Eileen Reg and Mel get set to board the snow coach to Old Faithful

DAY SIX Old Faithful is spewing forth — high into the sky right on schedule but Miguel isn’t the least bit interested. He just lumbers by.

Probably because Miguel is 2,000-pound bison-named my two daughters sees Old Faithful every day and is more interested in finding something to eat than watching one of the true wonders of the world.

Did you know Yellowstone has more thermal feature than anywhere in the world? And I’d rather visit in winter anytime. The last time we were here in the summer, there were so many people, the kids could barely see Old Faithful. Now we’re hiking in snowshoes around the geyser basin and there’s no one but us and Miguel. Did I mention that on our way in to the park we saw elk, and more bison, and a coyote?

Many people come in to the park to snow mobile… We opt for an old-fashioned snow coach — a kind of bus on tracks that was first built in 1937. Our Old Faithful friendly driver Doug Hilbourn, obligingly stops to point out a bald eagle perched in a tree, a raven. Many people stay at the park in the Old Faithful Snow Lodge and Mammoth Hot Springs Hotel (www.nps.gov/yell). Sign on for a winter adventure program with www.yellowstoneassociation.org or www.travelyellowstone.com

We see dozens of families snow-mobiling — they came in on tours like we did from the town of West Yellowstone but we’re glad for our snow coach. And when we arrive, we rent snowshoes (you can also cross country ski) and head out on trails around the geyser basin.

We know we’re supposed to stay 25 feet from the wild life but tell that to Gertrude — another bison my daughters named — who is burrowing in the snow a scant 10 feet of the trail. She completely ignores us.

There are trails all over the place — just a few miles or up to 10 or more. But we only pass an occasional hiker. Most of the people we meet are around the geyser basin and have arrived on snowmobiles.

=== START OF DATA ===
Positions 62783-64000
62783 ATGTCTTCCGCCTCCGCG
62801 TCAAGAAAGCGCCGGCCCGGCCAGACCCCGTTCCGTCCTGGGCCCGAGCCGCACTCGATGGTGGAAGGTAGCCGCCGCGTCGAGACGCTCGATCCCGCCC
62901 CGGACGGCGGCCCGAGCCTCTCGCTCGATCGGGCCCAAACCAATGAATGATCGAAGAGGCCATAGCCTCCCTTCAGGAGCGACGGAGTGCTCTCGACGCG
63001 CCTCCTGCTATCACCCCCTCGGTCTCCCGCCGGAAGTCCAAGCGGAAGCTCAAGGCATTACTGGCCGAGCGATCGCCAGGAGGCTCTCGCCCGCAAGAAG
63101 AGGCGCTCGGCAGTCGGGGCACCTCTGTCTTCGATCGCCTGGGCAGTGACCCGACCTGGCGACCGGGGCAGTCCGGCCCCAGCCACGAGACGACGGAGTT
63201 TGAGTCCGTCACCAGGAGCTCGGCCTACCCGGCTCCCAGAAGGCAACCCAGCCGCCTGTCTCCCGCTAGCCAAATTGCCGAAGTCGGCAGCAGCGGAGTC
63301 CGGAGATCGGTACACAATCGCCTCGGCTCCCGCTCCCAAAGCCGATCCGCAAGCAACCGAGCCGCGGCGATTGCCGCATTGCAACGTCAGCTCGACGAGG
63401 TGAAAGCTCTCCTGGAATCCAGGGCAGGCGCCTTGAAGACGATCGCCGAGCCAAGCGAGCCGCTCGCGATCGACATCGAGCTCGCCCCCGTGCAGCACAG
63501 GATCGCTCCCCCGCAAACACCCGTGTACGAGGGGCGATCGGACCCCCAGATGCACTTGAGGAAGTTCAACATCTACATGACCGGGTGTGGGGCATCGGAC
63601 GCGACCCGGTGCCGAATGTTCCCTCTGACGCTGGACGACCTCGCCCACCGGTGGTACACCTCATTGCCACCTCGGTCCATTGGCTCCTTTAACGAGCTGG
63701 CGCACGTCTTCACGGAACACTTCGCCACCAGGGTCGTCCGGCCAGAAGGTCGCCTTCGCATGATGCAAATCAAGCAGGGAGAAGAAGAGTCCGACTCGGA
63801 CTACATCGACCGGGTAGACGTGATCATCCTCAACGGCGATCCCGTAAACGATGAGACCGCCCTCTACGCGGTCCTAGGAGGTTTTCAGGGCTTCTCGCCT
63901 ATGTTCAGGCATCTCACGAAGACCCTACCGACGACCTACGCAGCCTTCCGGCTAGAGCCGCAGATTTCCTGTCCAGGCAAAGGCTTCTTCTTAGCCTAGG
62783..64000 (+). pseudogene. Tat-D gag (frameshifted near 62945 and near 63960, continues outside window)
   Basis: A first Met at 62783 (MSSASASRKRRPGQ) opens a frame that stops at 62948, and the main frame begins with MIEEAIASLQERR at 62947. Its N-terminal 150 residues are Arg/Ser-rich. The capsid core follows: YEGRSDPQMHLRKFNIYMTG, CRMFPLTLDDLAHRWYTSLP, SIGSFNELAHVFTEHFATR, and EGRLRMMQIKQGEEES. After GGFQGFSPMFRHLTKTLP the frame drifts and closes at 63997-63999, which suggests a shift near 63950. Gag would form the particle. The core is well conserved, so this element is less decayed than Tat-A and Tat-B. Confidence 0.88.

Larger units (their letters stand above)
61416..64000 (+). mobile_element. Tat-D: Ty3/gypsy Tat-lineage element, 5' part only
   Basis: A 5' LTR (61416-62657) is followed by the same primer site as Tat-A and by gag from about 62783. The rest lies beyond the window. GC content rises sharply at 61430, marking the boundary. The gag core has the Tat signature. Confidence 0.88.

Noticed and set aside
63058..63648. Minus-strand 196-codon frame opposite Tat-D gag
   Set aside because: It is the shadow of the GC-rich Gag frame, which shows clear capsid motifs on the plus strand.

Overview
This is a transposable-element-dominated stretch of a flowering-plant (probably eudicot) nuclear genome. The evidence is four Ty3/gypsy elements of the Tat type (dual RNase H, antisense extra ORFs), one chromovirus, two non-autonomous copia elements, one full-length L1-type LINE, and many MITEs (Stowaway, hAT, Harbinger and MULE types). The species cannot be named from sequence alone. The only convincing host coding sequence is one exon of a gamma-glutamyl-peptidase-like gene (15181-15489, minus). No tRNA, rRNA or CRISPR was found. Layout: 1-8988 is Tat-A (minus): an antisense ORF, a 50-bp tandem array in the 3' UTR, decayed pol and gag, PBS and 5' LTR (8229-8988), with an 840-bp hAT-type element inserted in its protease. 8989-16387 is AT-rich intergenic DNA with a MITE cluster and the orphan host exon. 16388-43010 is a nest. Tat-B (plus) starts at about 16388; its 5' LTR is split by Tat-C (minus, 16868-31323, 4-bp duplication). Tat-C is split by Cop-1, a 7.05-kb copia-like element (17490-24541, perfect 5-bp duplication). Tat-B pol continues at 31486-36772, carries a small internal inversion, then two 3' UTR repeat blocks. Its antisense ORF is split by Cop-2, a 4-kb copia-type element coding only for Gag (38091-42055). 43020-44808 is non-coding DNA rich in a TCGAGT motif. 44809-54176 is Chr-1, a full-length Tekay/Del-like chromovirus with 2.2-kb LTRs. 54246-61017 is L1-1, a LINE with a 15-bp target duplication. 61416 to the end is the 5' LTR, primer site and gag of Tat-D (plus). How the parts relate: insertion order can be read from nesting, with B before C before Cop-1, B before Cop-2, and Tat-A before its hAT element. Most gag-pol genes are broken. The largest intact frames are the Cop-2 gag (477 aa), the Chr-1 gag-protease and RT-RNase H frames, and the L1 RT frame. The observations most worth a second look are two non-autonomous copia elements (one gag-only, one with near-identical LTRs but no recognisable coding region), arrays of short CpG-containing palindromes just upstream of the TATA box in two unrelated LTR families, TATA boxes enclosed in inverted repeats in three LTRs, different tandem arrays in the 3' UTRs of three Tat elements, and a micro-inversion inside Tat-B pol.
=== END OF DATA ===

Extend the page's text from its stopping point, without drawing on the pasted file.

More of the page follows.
Old Faithful Snow Lodge was built just in 1998, replacing cabins from the late 1920s, when the automobile traffic made Yellowstone more popular . By 1993, 100 million people had visited Yellowstone — but far more in the summer than the winter. They don’t know what they are missing. For one thing, there are no crowds or cars — since cars can only access the road from the North Entrance and a portion of US 191 that passes through the park on the West Side. Old Faithful Snow lodge, which we visit, is only accessible by snow vehicles (call 866-Geyserland).

No matter how long you stay,, you won’t run out of back country trails. It’s incredible to snowshoe past bubbling waters, steamy geysers and elk and bison. We take a trail that up to an observation point where we can see Old Faithful and all of the surrounding area. It’s so pristine and quiet– it’s easy to remember we’re just visiting Miguel and Gertrude’s home turf.

We all wish we had more time to explore the back country trails. I don’t think we’d get bored. But without staying in the park over night, we need to catch our snow coach by mid afternoon. We can’t believe our luck — we see a wolf moseying along the road on the way out of the park.

Stop at Freewheel and Wheel, a local shop in West Yellowstone for mocha or a chai and the latest info on where to go cross country ski or snowshoe. We’d also been told not to skip the Corral and their onion rings that’s about 10 miles south of Big Sky. A lot of skiers go there but it is the perfect stop on the way back from Yellowstone. But if you’ve got vegetarians in the group, they may not like the bison and elk heads, and the rest of the game hanging on the walls and ceilings.

Still, the burgers are the best. And the onion rings didn’t disappoint either. The waitress talks us into some mud pie…We roll out of there.

Good thing we’ve got another day of skiing ahead of us.